I won’t go into the specifics of the worst housing indicator in the world, released today and dutifully spewed by the world’s mainstream financial infomercial outlets. If you want to pick through that type of garbage, go read the Wall Street Journal or Bloomberg or watch CNBC. You can get the irrelevant and misleading data on US housing prices there.
Presented as a public service, here’s a review of a several housing price indicators which are timely and are not smoothed and lagged to the point of silliness as the Case Shiller Index is. They show that as of right now, the US housing price bubble continues to inflate, in spite of weak demand.
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First let’s look at a couple of real time or near real time indicators of the housing trend, DepartmentofNumbers.com’s real time listing prices for late July, and Redfin’s real time contract prices from June. Before you complain that listing prices aren’t sale prices, the fact is that since this data has been published in 2006, the subsequently released lagging data on actual sale prices has shown that the trend of listing prices has been absolutely accurate in showing the direction of US housing prices in real time. Naturally, they are higher than sale prices, but they trend in the same direction and turn at the same points in time. The lagged data reported by various organizations differ in only one material respect. They’re lagged. Listings data is real time. It accurately shows what the market is doing right now, which is starting the usual seasonal second half pullback that begins every year in late summer, while continuing the powerful uptrend track it has been on.
The DepartmentofNumbers.com’s data represents real time listing prices collected from 54 of the largest markets in the US. Redfin collects all contract prices in real time in the 19 large markets it serves. Their sample is skewed by the fact that Redfin serves only large, active, desirable markets, and therefore it overstates price increases relative to the nation as a whole, but again, its direction has proven to be accurate. If the prices of 19 large, active markets are bubbling, that’s certainly sufficient to be a systemic problem even if the rest of the nation is increasing at a slower rate. The markets which Redfin serves are the leaders.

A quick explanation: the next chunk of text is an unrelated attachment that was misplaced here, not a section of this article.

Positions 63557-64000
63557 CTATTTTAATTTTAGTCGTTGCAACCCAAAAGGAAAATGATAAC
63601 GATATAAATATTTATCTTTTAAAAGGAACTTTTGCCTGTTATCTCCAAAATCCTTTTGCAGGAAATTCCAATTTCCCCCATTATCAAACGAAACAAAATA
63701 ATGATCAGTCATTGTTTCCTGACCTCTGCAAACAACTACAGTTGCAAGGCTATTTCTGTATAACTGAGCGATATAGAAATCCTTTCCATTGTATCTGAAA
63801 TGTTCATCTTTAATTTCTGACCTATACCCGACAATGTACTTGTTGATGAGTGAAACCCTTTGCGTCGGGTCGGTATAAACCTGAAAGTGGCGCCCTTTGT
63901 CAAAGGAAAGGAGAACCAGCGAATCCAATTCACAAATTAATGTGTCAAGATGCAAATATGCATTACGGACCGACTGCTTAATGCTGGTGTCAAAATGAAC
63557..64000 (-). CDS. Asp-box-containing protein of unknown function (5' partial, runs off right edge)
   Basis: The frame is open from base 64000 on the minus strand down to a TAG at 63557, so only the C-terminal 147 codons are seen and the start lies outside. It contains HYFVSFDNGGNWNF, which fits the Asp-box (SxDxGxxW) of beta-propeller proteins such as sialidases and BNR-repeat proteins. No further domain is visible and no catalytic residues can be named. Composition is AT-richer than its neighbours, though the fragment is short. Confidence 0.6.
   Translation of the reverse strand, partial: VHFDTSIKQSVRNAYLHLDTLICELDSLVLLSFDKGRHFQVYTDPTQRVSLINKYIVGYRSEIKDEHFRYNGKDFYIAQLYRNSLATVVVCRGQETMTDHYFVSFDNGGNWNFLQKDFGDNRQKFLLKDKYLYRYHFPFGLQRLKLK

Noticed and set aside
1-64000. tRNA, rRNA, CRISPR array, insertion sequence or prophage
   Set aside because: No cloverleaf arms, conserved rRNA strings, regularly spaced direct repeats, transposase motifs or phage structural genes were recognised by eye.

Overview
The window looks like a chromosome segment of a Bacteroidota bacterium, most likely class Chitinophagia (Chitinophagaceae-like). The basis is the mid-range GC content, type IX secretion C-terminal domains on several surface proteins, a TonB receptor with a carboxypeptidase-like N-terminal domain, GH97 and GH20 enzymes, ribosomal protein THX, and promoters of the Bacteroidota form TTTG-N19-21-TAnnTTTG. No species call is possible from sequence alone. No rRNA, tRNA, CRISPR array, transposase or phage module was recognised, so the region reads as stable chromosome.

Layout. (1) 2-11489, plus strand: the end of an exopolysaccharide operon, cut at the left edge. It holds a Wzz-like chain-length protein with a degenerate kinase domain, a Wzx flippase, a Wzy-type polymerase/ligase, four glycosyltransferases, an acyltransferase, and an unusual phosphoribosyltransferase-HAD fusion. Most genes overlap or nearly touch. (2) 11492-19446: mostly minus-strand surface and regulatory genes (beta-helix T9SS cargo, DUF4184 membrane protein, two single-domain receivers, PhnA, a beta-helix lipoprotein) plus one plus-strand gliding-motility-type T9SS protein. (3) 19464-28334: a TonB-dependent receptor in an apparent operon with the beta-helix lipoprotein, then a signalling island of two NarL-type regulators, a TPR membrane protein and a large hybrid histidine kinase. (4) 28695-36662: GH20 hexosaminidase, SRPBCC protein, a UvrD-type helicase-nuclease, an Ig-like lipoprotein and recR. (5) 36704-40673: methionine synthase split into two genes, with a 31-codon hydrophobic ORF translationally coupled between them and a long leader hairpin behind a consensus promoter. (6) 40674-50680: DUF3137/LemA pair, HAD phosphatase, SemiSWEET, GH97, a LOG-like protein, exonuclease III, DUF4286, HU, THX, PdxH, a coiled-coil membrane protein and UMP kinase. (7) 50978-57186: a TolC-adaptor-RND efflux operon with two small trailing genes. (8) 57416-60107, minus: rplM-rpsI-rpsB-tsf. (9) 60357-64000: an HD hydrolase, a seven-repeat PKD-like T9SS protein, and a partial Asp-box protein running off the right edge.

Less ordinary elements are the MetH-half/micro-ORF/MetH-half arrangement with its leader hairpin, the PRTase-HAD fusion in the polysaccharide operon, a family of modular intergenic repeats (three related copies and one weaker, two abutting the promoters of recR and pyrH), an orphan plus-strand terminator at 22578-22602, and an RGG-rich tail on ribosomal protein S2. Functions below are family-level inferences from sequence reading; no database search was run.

As of July 28, the median asking prices of houses for sale in 54 large US markets was 8.9% higher than a year ago. That’s modestly slower than a peak year to year gain of 11.4% in March, and slightly slower than the May level of +10.8%. The Case Shiller data released today, July 29, showed a similar year to year increase for “May.” It was actually the 3 month average contract price with a time midpoint of March. We had those figures in real time in March. They’re not news now. Do we care where the 3 month moving average of the Dow or the S&P was in March? It’s absurd to view US housing prices in that way. Yet the media continues to report this garbage as if it matters.
Making matters worse is that the month to month decline in prices that Case Shiller is showing for “May” due to its ridiculous methodology is simply not correct. Prices rose from April to May. Redfin showed a 2.9% month to month increase in May contract prices. DepartmentofNumbers.com showed a 2.6% increase in May listing prices. The National Association of Realtors showed a 5.2% increase in sale prices for all houses sold by Realtors in the US which closed in May. CoreLogic, which recently acquired the Case Shiller Index from S&P, even reported that its own housing price measure rose 1.4% in May based on closed sales and that contract prices rose 0.8% that month.
Any way you slice it, US housing prices did not decline in May. We may not know the actual rate of increase for the aggregate US market because different measures measure different slices of the market, but it’s pretty clear that the market remained red hot in May and it was still hot in June. There are indications that markets have cooled slightly in recent weeks, but they’re still plenty hot, even with the year to year decline in contract volume reported by the NAR. Thanks to the Fed’s subsidy of mortgage rates via ZIRP and QE, the US housing price bubble marches on, in spite of the weak demand.